The credibility of the UN Security Council is at stake as it meets to discuss possible sanctions against the Assad regime for the use of chemical weapons against civilians, head of the French mission to the United Nations said on Friday.
“If the Security Council is not able to unite on such a vital, literally, vital question of proliferation and use of weapons of mass destruction against civilian population, then what?” French UN Ambassador Francois Delattre said.
“What is at stake here frankly is the credibility of the Security Council,” Delattre told reporters.
Delattre said that beyond existing “clear evidence” that chemical weapons have been used in Syria against civilians, there are “converging indications that such weapons continue to be used.”
Britain’s deputy UN ambassador, Peter Wilson, said after a closed-door Security Council meeting on Friday that a vote would come “as soon as possible.” He said earlier that diplomats aim to advance the measure “in the coming days.”
Wilson added that his country is working with France and the United States on a draft resolution in the UN Security Council calling for holding to account those involved in the use of chemical weapons in Syria.
Speaking to reporters at the UN headquarters in New York, Wilson said that it is very important to press the UN Security Council to take action in this regard.
On August 7, 2015, the UN Security Council unanimously adopted resolution 2235, establishing the investigation to “identify to the greatest extent feasible individuals, entities, groups, or governments who were perpetrators, organizers, sponsors or otherwise involved in the use of chemicals as weapons.”
The draft resolution seeks to blacklist 11 Assad regime military commanders and officials and 10 Assad regime and related entities involved in the development and production of chemical weapons. The draft resolution also calls for an asset freeze and travel ban on the individuals and entities across all UN member states. However, two diplomats told Reuters on Thursday it was likely that Russia would veto the text.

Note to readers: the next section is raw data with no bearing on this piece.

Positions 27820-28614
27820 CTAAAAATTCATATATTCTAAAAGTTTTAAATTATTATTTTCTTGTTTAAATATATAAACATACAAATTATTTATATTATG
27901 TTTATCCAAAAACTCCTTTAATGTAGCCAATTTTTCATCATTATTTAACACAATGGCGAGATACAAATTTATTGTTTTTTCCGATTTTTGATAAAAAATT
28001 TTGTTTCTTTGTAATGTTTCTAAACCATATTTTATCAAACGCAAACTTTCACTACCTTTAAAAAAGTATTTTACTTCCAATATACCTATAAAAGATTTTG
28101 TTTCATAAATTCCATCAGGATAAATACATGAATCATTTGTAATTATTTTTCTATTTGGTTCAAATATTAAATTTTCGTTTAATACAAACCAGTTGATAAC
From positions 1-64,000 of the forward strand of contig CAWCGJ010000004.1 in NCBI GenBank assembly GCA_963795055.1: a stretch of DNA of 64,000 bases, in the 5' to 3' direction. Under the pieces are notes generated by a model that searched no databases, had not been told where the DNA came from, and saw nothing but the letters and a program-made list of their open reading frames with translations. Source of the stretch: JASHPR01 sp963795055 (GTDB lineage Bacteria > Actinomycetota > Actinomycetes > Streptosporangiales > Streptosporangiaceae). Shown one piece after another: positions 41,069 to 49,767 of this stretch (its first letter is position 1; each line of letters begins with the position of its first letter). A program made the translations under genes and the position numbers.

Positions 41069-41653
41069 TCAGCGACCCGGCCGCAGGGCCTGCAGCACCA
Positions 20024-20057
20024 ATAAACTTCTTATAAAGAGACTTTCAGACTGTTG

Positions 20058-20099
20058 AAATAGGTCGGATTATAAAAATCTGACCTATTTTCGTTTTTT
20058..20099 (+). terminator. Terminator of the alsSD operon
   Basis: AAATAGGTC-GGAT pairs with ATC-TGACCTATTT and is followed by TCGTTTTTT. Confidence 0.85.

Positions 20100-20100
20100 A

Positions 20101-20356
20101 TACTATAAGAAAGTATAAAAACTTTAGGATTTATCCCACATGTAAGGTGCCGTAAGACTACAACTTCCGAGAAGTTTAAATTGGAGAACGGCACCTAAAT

A joint inquiry by the United Nations and the Organization for the Prohibition of Chemical Weapons (OPCW) found that the Assad regime forces were responsible for three chlorine gas attacks in rebel-held areas in 2014 and 2015. It also found that ISIS militants had used mustard gas in Aleppo province.
In a report released on February 13, HRW confirmed that the Assad regime forces conducted coordinated chemical attacks in opposition-controlled parts of Aleppo during the final month of the battle for the city.
The human rights watchdog said it has documented Assad regime helicopters dropping chlorine in residential areas on at least eight occasions between November 17 and December 13, 2016.
The attacks killed at least nine civilians, including four children, and injured around 200, HRW added.
Ole Solvang, deputy emergencies director at Human Rights Watch, said that the way chemical attacks moved in step with the frontline showed they were an integral part of the offensive.
“This is a strong indication that these chlorine attacks were coordinated with the overall military strategy for retaking Aleppo, not the work of a few rogue elements. And it is a strong indication then that senior military officers, the commanders of this military offensive in Aleppo, knew that chlorine was being used, “Solvang added. (Source: Syrian Coalition’s Media Department + Agencies)